As always, the SFMC General Staff needs your input and ideas in order to properly do our jobs. Don’t hesitate to contact the appropriate GS member with your questions, comments and ideas. You can find all the email addresses at the SFMC website, and, of course, we monitor the Corps-l list, and the SFMC Facebook group.
Now it’s time for Top’s History Lesson. If you go by all the fictional accounts out there, from comic books to novels to movies and TV series, NCOs, and particularly Marine NCOs of any nation are supposed to pretty much define “Tough” and “Professional”. I’ve told the stories of many real world NCOs who lived up to that billing in this space over the past few years, but, I could make a pretty good case for one US Marine Technical Sergeant – Harold Edward Wilson – being placed somewhere around the top of that list.
Wilson had enlisted in the USMC Reserve in 1942, and had served 27 months in the Pacific during World War 2, without anything of note happening. Discharged from active service in 1945 as a sergeant, he re-entered the Reserves in 1947, and he got recalled to active duty after the outbreak of the Korean War in 1950, serving as a Platoon Sergeant in the First Marine Division.
At Chosin Reservoir, he was wounded, and received the first of an eventual FIVE awards of the Purple Heart. Not long afterward, for “fearless and untiring leadership” of his platoon in several engagements in March of 1951, during a United Nations counteroffensive, he was awarded the Bronze Star. But it was on the night of April 23-24 1951 that he showed just how tough and professional he truly was.
During a furious night attack, his company outpost was overrun by an enemy force supported from high ground with heavy weapons. Wilson braved that storm of fire to rally his troops, get them back into the line of hastily dug foxholes to return fire, and make sure the wounded were seen to. He was hit twice, but refused treatment, continuing to encourage his Marines and direct the defense. He was hit two more times, and his arms were pretty much useless. But, unable to fight himself, he dragged ammunition and spare rifles from other wounded Marines to members of his platoon that COULD still fight. He managed to get to his CO, and got some help for his platoon, and then still stayed with them, directing what became a murderously effective defense.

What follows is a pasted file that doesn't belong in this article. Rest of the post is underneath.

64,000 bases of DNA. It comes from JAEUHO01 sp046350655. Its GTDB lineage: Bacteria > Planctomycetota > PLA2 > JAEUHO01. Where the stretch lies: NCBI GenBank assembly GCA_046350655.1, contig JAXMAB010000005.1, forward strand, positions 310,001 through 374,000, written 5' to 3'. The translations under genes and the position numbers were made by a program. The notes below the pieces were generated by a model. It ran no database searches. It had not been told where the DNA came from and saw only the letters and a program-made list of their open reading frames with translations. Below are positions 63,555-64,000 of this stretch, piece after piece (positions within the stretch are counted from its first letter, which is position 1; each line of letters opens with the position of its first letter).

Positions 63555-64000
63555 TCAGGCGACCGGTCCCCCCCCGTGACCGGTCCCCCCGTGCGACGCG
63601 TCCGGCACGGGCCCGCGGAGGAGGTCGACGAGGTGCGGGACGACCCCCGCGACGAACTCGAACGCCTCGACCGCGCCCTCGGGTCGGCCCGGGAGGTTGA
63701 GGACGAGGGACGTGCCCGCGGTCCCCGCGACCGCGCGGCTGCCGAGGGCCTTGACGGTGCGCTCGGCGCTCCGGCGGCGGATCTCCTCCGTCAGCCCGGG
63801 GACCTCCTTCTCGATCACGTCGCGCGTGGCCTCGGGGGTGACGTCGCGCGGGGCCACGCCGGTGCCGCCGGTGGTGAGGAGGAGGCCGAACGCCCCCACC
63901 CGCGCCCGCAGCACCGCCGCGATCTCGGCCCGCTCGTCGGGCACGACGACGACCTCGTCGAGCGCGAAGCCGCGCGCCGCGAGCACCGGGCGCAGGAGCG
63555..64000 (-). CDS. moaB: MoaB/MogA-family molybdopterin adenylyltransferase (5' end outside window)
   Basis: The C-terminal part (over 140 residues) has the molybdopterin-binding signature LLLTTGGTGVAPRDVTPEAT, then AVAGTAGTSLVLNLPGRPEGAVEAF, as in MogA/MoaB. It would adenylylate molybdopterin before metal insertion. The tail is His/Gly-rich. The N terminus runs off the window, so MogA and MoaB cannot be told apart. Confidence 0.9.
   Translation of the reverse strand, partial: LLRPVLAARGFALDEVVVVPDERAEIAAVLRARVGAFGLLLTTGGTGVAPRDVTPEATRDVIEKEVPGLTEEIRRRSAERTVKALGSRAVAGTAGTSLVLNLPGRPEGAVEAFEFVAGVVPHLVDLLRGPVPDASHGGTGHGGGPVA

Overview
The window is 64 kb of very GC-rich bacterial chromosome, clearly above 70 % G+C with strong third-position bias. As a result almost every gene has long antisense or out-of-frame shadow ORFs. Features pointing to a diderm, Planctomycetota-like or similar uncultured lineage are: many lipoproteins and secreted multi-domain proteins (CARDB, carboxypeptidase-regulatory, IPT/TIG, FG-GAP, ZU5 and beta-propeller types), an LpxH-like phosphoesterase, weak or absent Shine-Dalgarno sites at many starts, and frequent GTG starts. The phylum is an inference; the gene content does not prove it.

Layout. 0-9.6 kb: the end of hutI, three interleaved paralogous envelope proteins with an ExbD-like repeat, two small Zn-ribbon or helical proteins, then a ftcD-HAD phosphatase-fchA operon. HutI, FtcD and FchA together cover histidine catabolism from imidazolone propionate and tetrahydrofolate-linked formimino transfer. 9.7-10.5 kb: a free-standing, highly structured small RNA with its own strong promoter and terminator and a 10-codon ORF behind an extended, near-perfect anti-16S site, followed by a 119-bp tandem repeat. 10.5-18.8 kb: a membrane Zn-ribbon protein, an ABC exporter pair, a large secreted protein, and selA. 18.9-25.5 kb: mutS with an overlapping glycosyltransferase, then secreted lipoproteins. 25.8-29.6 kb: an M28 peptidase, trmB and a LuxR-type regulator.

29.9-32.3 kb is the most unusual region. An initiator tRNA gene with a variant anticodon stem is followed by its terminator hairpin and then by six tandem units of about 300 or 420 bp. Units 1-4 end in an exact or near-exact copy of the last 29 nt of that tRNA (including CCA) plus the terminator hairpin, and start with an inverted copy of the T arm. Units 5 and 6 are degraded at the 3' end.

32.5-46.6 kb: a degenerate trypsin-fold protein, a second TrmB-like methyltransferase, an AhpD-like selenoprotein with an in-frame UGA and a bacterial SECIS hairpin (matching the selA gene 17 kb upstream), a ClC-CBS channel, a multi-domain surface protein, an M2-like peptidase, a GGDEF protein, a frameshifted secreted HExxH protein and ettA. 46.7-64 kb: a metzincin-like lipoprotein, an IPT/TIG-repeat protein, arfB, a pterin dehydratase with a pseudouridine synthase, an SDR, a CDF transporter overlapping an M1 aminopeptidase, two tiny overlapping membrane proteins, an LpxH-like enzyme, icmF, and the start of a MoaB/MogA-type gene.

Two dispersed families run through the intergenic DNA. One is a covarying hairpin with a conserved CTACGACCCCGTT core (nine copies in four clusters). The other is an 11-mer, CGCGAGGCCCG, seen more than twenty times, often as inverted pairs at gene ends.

A mortar shell blew him right off his feet, but, dazed, bleeding, and concussed, he refused treatment again, and moved from foxhole to foxhole, dragging ammunition, directing fire, offering first aid, and encouraging his men. When the attack finally broke in the morning, he personally accounted for each and every member of his platoon before WALKING, unassisted, half a mile to an aid station to finally receive submit to medical treatment.
The citation for the Medal of Honor awarded to him in April of 1952 notes that his courage and example “in the face of almost certain death” were “ contributing factors in the success of his company’s mission.” Wilson was promoted to Master Sergeant in 1951 , and then became a Warrant Officer in August of 1952. He stayed in the Corps, serving in various roles, including Adjutant at the Marine Corps Engineer Schools in 1962, and served with Marine Aircraft Group 13 during the Vietnam War before being assuming the post of 6th Marine Corps District Personnel Officer in November of 1968. He finally retired from the Marine Corps in February of 1972.
Chief Warrant Officer Harold E Wilson passed away in March of 1998 at the age of 76. He rests in Lexington, South Carolina in Woodbridge Memorial Park. If you’re ever in the area, please stop by and pay my respects to one of the toughest and most professional NCOs I have ever heard of.
MGSGT Jerome A. “ Gunny Hawk” Stoddard
Sergeant Major of the STARFLEET Marines